HC Deb 12 December 1988 vol 143 c385W
65. Mr. Harry Greenway

To ask the Attorney-General if he will make a statement on the operation of extradition procedures between the United Kingdom and other countries; and if he will make a statement.

The Attorney-General

Where the United Kingdom has an extradition treaty with a foreign state other than a member of the Commonwealth, the provisions of that treaty and of the Extradition Act 1870 presently apply. With effect from a day to be appointed by my right hon. Friend the Home Secretary provision for new extradition arrangements with foreign states will be made by part I of the Criminal Justice Act 1988.

Extradition procedures involving a fugitive from a Commonwealth country apprehended here are governed by the Fugitive Offenders Act 1967, and those sought by our own prosecuting authorities who are within the jurisdiction of one of our Commonwealth partners are subject to reciprocal legislation in substantially the same terms.

Finally, the position of the Republic of Ireland is different again and is unique. Extradition procedures depend upon reciprocal legislation enacted by both nations in 1965. The Irish Extradition Act was amended in certain significant respects at the end of last year. Our own legislation has not been altered correspondingly.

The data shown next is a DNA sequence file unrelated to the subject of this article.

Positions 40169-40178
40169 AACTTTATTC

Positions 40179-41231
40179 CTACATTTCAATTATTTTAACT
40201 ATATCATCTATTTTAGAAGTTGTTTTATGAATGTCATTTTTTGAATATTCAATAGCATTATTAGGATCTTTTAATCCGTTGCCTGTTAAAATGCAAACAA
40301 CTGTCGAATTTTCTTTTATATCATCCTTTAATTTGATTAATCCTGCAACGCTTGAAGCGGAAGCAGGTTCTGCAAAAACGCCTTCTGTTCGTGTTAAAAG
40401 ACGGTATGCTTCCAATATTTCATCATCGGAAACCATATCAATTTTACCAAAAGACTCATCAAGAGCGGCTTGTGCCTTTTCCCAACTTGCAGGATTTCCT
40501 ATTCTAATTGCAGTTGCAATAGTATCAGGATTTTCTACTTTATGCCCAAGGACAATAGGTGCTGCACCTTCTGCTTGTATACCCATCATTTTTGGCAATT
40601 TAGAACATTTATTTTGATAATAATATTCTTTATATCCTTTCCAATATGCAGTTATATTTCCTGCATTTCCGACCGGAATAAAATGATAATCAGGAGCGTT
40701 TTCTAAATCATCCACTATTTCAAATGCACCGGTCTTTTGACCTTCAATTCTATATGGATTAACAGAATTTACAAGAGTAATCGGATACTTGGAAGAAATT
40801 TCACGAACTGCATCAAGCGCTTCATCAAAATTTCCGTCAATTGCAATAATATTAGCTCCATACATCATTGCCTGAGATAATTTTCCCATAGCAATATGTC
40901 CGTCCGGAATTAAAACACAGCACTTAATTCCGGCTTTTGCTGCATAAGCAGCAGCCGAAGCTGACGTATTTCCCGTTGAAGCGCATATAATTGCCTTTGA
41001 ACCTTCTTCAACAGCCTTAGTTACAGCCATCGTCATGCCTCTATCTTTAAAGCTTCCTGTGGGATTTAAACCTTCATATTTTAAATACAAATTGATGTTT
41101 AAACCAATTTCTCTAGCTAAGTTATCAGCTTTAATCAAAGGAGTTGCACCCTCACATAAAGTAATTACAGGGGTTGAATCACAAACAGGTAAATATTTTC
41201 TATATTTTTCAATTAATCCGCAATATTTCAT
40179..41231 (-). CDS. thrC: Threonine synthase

The Government are satisfied that the procedures under the United Kingdom legislation and associated treaties with foreign states provide the basis for satisfactory extradition arrangements.

66. Mr. Mullin

To ask the Attorney-General what is the number of outstanding extradition warrants against residents of the Irish Republic who are wanted in connection with terrorist offences.

The Attorney-General

Warrants issued in the United Kingdom for the arrests of 24 fugitives believed to be in the Republic of Ireland are presently outstanding. I do not think it would be in the public interest to specify how many of these warrants have been issued in connection with terrorist offences.